And he referred to it as bluster because if you read the really smart columnists -- and you and I read them -- people like David Ignatius and Tom Friedman, they're really bright people out there, in the middle politically. They point out that it doesn't take much brains to put the finger in the eye of Vladimir Putin if that's what you want to do for political gain. Here's a guy, Barack Obama who's not supposed to have a strong suit, in the area of foreign policy, calling it what it is, bluster. It's just words, just sword-rattling, and he called it today. I thought that was profound.

And then to have Barack sort of complete the punch by saying, you need to be more than a good soldier today. You need to be a wise leader. Now that is really scraping the bark off. That's going to his strong suit in the case of John McCain, his war heroism as a POW and saying, good work, thank you for our patriotism, but where's your vision? Are you going to get us past this fight with Russia or are you just going to enjoy it? Are you going to get past this problem with Iraq or just continue it forever. Are you just going to enjoy this struggle instead of winning it and ending it.

And I think that was the way he this talked today. I though it was a very well put together duet and I think, there was a moment there when I was watching, I don't know if you're comfortable sharing this thought, but I'll just say it for myself. When I was watching Barack, I said there's the fire I've been waiting for [Olberman can be heard: “umhumm.”]. Maybe it was the camera angle, but I was looking up, if you look at some of the stronger performances, and they're almost always strong of the actor Denzel Washington, when he's really sticking it to the bad guys at the end of the movies, when he's really making his sort of Spencer Tracy moment, there's something about the face, there's something about that statement of strength and even anger where you really make your point with dignity and indignation, and I thought he was doing it today for the first time as a candidate: Barack Obama taking the fight to the bluster of the opponent.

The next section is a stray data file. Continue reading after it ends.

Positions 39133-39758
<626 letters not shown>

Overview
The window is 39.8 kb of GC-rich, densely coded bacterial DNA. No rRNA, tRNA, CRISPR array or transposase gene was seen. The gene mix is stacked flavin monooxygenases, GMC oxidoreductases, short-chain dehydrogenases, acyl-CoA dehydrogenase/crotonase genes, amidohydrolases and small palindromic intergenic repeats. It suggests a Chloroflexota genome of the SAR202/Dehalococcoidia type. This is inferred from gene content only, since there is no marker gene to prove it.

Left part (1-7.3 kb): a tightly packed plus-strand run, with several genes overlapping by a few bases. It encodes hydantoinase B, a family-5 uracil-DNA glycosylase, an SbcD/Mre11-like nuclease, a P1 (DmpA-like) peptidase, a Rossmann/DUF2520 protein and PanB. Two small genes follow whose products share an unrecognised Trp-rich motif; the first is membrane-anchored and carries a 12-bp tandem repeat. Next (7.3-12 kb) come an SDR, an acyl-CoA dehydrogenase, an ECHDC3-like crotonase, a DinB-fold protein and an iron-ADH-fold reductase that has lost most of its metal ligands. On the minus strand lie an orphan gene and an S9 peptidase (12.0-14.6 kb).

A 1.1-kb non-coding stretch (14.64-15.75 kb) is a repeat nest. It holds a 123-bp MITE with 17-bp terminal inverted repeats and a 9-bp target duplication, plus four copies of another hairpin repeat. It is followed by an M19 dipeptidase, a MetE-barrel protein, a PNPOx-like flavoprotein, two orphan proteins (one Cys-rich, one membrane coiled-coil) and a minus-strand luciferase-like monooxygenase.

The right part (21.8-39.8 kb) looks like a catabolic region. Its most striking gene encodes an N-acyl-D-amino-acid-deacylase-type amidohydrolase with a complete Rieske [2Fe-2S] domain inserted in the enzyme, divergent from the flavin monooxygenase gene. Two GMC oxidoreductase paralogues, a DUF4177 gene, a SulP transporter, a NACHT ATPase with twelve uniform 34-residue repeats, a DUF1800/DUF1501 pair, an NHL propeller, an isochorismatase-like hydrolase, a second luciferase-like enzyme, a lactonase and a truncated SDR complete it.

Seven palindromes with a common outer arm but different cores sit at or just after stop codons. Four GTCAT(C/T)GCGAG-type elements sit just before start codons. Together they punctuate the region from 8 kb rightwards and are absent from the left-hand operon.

....

KEITH OLBERMANN, IN NEW YORK CITY: In his speech, Joe Biden specifically tied John McCain to swift boating. He made, as Chris just pointed out, the swift boating terms in our country, he put that term and John McCain together and he said flatly that we need to restore America's soul. This kind of terminology, does it effectively lift this campaign out of Democrat versus Republican and make it into something of a well, I hate to use the comparison, but we're doing it obviously in front of Lincoln's state house, does it bring it up to this kind of Lincolnian greater than the sum of the parts public good mission almost?

DAVID GREGORY: Well, I think they hope that's the case. I think other will view it as partisanship from the left to the right and doing what they have to do it tactically to beat the Republicans...
Brent Baker
Brent Baker
Brent Baker is the Steven P.J. Wood Senior Fellow and VP for Research and Publications at the Media Research Center